A big part of the EMV migration is awkward for restaurants in the U.S., but Apple Pay may ease the discomfort, said Harbortouch CEO Jared Isaacman.

"Outside the U.S., the wait staff brings a credit card terminal to your table, you slide the card, enter your PIN and you're done," said Isaacman. "But in the U.S., where tipping is more common, you have to also enter a tip with the waiter or waitress directly in front of you, which can be awkward. That's why we're putting 'pay at the table' on a mobile app."

Harbortouch, an Allentown, Pa.-based point of sale and merchant service provider, on Oct. 20 released Perkwave, a mobile app that uses Apple Pay to enable payments at restaurants. The app, which Harbortouch expects to deploy at thousands of restaurant clients for free, also includes loyalty and rewards functions. Consumers who download the app can search to find local restaurants that accept Perkwave.

Instead of using an EMV terminal, the restaurant can use the mobile app to accept EMV-compatible payments. Consumers use the app by scanning a QR code near a 'pay at table with Apple Pay' option on the bill.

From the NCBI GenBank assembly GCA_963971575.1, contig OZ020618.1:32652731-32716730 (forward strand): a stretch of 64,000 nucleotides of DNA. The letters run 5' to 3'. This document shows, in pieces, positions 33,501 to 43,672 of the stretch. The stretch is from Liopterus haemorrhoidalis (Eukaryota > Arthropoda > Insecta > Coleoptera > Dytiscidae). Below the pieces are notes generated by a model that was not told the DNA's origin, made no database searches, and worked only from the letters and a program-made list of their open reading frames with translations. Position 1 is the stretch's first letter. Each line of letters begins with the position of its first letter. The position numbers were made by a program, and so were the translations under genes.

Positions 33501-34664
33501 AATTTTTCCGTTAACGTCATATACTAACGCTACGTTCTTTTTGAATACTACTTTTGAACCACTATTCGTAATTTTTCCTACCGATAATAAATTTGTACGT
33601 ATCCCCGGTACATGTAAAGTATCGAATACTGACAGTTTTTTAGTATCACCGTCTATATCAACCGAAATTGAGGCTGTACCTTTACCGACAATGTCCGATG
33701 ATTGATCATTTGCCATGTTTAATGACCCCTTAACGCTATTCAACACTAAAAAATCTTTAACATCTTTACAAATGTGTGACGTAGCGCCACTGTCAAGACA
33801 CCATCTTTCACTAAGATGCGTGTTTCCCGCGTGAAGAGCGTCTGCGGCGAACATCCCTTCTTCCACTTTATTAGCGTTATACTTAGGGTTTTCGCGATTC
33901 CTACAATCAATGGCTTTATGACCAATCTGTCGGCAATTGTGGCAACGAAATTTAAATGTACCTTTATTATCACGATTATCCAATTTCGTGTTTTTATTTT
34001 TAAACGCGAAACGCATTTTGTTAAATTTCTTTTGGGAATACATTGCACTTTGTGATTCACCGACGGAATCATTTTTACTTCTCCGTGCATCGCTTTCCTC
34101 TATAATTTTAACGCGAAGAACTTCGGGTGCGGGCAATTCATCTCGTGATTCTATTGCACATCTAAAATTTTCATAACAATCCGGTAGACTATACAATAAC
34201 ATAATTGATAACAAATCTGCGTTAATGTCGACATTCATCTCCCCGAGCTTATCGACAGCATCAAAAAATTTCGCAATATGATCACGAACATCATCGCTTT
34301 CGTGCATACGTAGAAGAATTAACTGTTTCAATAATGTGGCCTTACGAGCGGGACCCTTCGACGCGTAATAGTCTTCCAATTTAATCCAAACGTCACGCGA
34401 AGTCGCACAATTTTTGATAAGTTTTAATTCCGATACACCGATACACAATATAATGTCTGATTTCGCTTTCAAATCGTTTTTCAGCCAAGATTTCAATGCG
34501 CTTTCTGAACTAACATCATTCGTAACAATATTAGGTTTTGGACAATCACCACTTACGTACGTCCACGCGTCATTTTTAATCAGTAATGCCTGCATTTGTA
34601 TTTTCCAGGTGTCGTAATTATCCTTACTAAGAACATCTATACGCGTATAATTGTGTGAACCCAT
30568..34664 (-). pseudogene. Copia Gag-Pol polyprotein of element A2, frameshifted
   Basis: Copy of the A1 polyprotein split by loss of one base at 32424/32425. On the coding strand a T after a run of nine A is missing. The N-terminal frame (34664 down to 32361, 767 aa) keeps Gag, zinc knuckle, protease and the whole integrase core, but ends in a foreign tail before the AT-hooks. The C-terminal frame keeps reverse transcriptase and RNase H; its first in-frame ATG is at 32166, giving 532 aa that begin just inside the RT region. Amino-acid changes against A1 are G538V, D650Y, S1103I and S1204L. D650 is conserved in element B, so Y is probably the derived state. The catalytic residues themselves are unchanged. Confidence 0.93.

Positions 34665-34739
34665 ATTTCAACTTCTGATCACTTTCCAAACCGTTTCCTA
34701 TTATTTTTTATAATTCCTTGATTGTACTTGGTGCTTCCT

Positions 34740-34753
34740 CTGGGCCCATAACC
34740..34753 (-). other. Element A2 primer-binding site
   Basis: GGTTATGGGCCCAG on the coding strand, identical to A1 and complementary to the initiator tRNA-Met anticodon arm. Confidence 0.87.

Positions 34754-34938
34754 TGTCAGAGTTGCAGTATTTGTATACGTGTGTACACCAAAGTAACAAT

"With the EMV migration, all restaurants in the U.S. will have to offer some form of pay at the table," said Isaacman said. "The service is better if the consumer can do things on his own terms."

While many restaurants, payment companies, and e-commerce companies offer mobile apps for dining, the expected boost in consumer awareness from Apple will breathe new life into the use case, Isaacman said.

"Pay at the table is a real challenge and has been for years," Isaacman said. "We're putting the control of the payment execution in the hands of the consumer."

While Apple Pay will have a major impact on mobile payments and on Near Field Communication as a payments enabler, those advancements  won't be overnight, said Zil Bareisis, a senior analyst at Celent, who adds some early successes for Apple Pay could come from paying at tables in restaurants or through in-app purchases.

"Consumers still need to get the new phones and merchants need to enable acceptance," Bareisis said. "There is much excitement about Apple finally throwing its weight behind NFC technology. However, I am convinced that at least in the early days, Apple Pay's success will be driven by purchases from within the apps provided by merchants and their providers, whether it's ordering remotely, paying at a table or checking out a virtual basket."

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